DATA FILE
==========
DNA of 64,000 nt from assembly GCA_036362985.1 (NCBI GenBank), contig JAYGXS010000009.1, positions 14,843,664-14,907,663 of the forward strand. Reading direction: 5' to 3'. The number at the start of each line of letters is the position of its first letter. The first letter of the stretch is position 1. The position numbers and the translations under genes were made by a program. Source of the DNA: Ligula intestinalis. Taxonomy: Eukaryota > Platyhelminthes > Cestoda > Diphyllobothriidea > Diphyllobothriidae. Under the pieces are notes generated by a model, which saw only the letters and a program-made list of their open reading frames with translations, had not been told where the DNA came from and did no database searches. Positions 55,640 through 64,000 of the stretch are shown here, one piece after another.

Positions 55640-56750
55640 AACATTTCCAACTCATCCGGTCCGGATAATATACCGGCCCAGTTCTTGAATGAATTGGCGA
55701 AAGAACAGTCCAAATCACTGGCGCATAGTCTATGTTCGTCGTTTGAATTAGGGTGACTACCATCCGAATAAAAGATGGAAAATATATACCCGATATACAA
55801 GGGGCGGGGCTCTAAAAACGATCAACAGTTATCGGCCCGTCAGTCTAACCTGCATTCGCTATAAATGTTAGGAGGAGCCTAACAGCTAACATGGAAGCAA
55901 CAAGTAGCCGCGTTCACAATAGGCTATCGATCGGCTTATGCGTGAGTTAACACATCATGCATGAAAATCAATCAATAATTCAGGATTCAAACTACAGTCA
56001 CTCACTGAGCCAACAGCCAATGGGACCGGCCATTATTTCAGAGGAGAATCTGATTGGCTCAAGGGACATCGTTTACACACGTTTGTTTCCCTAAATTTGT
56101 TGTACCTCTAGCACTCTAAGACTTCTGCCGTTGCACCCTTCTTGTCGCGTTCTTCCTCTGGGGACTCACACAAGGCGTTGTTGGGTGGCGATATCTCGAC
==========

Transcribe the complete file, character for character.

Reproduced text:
DNA of 64,000 nt from assembly GCA_036362985.1 (NCBI GenBank), contig JAYGXS010000009.1, positions 14,843,664-14,907,663 of the forward strand. Reading direction: 5' to 3'. The number at the start of each line of letters is the position of its first letter. The first letter of the stretch is position 1. The position numbers and the translations under genes were made by a program. Source of the DNA: Ligula intestinalis. Taxonomy: Eukaryota > Platyhelminthes > Cestoda > Diphyllobothriidea > Diphyllobothriidae. Under the pieces are notes generated by a model, which saw only the letters and a program-made list of their open reading frames with translations, had not been told where the DNA came from and did no database searches. Positions 55,640 through 64,000 of the stretch are shown here, one piece after another.

Positions 55640-56750
55640 AACATTTCCAACTCATCCGGTCCGGATAATATACCGGCCCAGTTCTTGAATGAATTGGCGA
55701 AAGAACAGTCCAAATCACTGGCGCATAGTCTATGTTCGTCGTTTGAATTAGGGTGACTACCATCCGAATAAAAGATGGAAAATATATACCCGATATACAA
55801 GGGGCGGGGCTCTAAAAACGATCAACAGTTATCGGCCCGTCAGTCTAACCTGCATTCGCTATAAATGTTAGGAGGAGCCTAACAGCTAACATGGAAGCAA
55901 CAAGTAGCCGCGTTCACAATAGGCTATCGATCGGCTTATGCGTGAGTTAACACATCATGCATGAAAATCAATCAATAATTCAGGATTCAAACTACAGTCA
56001 CTCACTGAGCCAACAGCCAATGGGACCGGCCATTATTTCAGAGGAGAATCTGATTGGCTCAAGGGACATCGTTTACACACGTTTGTTTCCCTAAATTTGT
56101 TGTACCTCTAGCACTCTAAGACTTCTGCCGTTGCACCCTTCTTGTCGCGTTCTTCCTCTGGGGACTCACACAAGGCGTTGTTGGGTGGCGATATCTCGAC